Tuesday, 9 April 2019

I'm retrenched: 3 things to think about

  Posted at  April 09, 2019 29 comments


When it rains, it pours. In life, we always have to be prepared for the unexpected. I was just posting about how one should have a Plan A and a Plan B for his/her career on 31st March and here I am one week later, retrenched at age 31! It took me a while to process this piece of news and let it sink in. (Note: This is not a post to garner sympathy. Don't.)

I have called a "Safety Time Out" on buying counters as my immediate priorities have been changed, albeit unwillingly. I too, once thought it won't happen to me. At least not so early in my working career but here I am. Unfortunately, due to company restructuring, they have decided to close my whole department and shift operations elsewhere.

Immediate objectives:
  • To secure a new employment (there is a bit of buffer time to do so)
  • To minimise spending and stay afloat on my current emergency funds.
  • To halt further purchase of stocks/Reits until I am employed again.
    (Those already bought will remain for now in portfolio)

Following my own set of advice I wrote on 31st March, my immediate thoughts are:

For circumstances like retrenchment, one can practically:

- Cut down on unnecessary expenses. e.g subscriptions

My subscription plans are already at their minimum after a review 2 years ago. The only thing I can cut further would be my mobile plan expiring late this year or early next year. I would likely switch to data only plan which are in the $20-30 range and not purchase new phone + combo plan. 

- Start thinking of Plan A: Building a career advancement (so you are not easily replaceable)
Tell tale signs were already there and the danger of my industry is that it is quite niche, meaning it is hard to find similar jobs if things go south. I needed to think of a Plan B that would allow me to be more employable.

- Start thinking of a Plan B: In case you are retrenched.
The plan was to start on getting certification in Safety. This will take me a year. I forsaw that there would be changes in my company, and those were communicated to take place in 2020. Unfortunately, it came prematurely.

- Downgrade lifestyle if possible (but not burning another side of candle)
I am currently good on this. Food wise, I won't be saving much except choosing cheaper options.

- Keep an emergency fund of at least 6-9 months of living expenses in the bank
I am good to go for this. Have ample to stay afloat for now. I will still have some income coming in.

As some readers would know, K.C. is in the oil and gas sector. This is a sector that has been ravaged badly from the oil crisis in recent years and certain areas have not recovered. There are also intense competition for business.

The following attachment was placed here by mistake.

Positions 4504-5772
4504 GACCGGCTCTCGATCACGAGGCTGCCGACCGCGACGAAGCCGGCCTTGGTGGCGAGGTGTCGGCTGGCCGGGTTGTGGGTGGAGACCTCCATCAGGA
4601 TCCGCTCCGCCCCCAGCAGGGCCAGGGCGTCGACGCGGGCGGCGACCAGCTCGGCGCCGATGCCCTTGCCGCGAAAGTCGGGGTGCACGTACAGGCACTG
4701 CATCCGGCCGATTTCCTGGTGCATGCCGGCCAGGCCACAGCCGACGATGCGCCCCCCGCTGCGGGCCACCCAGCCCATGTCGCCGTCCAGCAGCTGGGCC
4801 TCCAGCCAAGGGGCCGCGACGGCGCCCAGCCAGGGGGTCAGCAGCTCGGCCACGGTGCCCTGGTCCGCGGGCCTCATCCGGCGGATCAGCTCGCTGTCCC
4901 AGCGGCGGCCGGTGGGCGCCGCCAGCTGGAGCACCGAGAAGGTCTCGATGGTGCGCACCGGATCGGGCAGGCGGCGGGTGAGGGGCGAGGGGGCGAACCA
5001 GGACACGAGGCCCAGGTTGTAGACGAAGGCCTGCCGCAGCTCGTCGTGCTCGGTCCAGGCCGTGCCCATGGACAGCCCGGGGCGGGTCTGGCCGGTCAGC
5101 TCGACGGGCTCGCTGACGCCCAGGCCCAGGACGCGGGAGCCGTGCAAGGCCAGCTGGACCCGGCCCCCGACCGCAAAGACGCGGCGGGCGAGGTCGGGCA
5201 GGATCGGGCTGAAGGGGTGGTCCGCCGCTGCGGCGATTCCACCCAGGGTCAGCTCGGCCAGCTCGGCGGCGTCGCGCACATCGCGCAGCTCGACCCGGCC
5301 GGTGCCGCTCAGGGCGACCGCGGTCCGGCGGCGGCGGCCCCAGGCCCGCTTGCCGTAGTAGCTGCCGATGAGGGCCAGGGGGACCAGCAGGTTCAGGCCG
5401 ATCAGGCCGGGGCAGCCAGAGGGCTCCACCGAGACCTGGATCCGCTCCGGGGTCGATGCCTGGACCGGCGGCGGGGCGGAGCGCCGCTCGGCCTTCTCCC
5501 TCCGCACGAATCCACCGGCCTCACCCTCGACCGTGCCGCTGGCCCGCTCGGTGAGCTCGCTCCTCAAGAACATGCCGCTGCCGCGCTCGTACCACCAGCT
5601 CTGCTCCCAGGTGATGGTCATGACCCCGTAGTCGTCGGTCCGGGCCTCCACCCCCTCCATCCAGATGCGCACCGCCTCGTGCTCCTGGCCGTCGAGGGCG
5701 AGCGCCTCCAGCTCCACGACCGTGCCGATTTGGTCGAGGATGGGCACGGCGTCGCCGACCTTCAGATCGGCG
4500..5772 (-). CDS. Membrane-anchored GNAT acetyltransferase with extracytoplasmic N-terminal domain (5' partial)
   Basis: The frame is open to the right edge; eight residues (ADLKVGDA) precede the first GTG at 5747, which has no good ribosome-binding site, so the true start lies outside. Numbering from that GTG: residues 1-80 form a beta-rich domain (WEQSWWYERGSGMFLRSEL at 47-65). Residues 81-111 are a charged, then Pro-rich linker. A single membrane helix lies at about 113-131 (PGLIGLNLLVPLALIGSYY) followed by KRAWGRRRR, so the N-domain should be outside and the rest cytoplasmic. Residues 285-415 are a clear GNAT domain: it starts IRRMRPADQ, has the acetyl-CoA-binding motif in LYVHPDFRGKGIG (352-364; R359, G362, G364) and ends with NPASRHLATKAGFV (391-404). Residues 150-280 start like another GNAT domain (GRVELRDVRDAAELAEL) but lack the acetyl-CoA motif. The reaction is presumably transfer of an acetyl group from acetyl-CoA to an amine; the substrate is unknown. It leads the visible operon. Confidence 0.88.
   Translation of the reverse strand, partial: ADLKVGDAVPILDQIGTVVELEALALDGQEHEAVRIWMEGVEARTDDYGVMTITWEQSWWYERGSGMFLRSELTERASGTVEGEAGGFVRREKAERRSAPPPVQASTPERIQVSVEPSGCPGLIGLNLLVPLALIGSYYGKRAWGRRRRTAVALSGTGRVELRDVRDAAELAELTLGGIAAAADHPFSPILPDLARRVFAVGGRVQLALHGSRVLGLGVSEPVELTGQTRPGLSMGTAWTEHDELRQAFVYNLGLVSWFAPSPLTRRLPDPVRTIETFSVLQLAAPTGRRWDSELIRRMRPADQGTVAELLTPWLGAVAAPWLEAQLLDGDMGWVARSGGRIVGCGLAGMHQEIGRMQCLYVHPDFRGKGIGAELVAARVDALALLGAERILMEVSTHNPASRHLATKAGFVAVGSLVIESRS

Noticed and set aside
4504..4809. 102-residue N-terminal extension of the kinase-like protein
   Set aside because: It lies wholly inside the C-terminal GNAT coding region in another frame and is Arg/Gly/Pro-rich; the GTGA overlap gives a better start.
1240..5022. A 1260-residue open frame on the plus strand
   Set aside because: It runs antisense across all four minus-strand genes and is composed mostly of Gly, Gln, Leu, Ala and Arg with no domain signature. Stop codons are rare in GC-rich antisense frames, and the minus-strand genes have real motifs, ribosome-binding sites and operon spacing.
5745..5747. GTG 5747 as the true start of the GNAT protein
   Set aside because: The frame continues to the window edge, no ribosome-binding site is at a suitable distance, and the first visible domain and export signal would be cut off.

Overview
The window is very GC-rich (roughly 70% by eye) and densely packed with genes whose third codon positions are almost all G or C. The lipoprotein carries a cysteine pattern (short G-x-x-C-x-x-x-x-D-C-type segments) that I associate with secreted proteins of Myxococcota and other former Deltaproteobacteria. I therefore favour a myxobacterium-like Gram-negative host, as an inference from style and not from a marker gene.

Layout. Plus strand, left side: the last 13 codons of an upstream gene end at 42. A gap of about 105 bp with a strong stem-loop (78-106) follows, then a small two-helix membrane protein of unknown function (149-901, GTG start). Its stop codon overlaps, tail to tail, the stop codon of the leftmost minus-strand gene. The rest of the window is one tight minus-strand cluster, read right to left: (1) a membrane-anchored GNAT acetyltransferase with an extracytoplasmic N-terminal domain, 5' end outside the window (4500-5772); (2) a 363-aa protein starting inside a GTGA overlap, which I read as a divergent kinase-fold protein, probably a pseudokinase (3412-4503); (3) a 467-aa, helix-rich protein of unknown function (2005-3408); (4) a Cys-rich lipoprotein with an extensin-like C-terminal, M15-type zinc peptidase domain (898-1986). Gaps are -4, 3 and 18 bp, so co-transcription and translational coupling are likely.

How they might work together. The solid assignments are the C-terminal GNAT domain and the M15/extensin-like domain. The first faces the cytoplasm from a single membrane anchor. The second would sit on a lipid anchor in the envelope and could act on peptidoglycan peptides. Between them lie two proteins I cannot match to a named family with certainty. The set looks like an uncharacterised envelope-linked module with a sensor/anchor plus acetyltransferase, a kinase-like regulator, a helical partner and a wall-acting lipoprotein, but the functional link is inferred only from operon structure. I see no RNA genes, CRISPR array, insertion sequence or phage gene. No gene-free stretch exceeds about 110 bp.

A globalised workforce:
In a 2016 article by CNA, they interviewed a few people who lost their jobs and were under 30. My opinion is that depending on the sector you are in, the Singapore market has already been like this for some time and a globalised workforce means that the rice bowl that you and I have now are ever so easily replaceable. Your job could be here, but gone tomorrow.

Bank executive James Ng* was retrenched this May when his job at an American bank got offshored to a cheaper country. The 26-year-old had been processing credit card applications at the bank for three years when he was laid off.
“I wasn’t too surprised (by the retrenchment) because my job scope was being reduced as the workload increased for the team in the offshored country,” he said, adding that his last duties at the bank consisted of training colleagues in the Philippines to do his job.
“The younger ones got retrenched first, in my case. This is because the seniors are the ones who contribute to revenue,” said Desmond Kok*, 28, who was retrenched by National Oilwell Varco in May.
At the time, the mechanical engineering graduate from National University of Singapore (NUS) was less than halfway into his four-year trainee programme with the US oil and gas firm.

Anyone can take our place anytime if our employers decide to shift operations elsewhere. Companies may also regularly use "restructuring" to get rid of redundancy. Many MNCs may also shift operations elsewhere.

At the end of the day, the job market isn't as safe as we think it is and we would be well right not to take things for granted or be complacent with what we have.

1. It is not your fault (but don't play the victim)
Sure, it feels sucks to be retrenched. But as we can see from the above scenarios, usually it is not our fault that we have been retrenched. Many of us might suddenly feel a sense of loss of direction because we have pinned all our hopes and life around our work.

Our work defines us. When people ask us who we are, we often start by introducing what we do (in our line of work). This sense of identity is now lost.

Take a day or two to process what has just happened but please, do not take your emotions out on yourself or the loved ones around you. We might feel bad about our situation but don't go into self-pity mode or go into a victimised mode. This phase won't last (because eventually we would wake up to our senses and then find a job again). However, if you had acted out badly in the fit of the moment, it might have done some irreparable damage to you and those around you.

We are always finding something to blame and account for why this happened. We could blame others or even ourselves. But, it being a business decision, it is neither discriminate or indiscriminate. Once you have recovered from the shock, just got to move on and look ahead.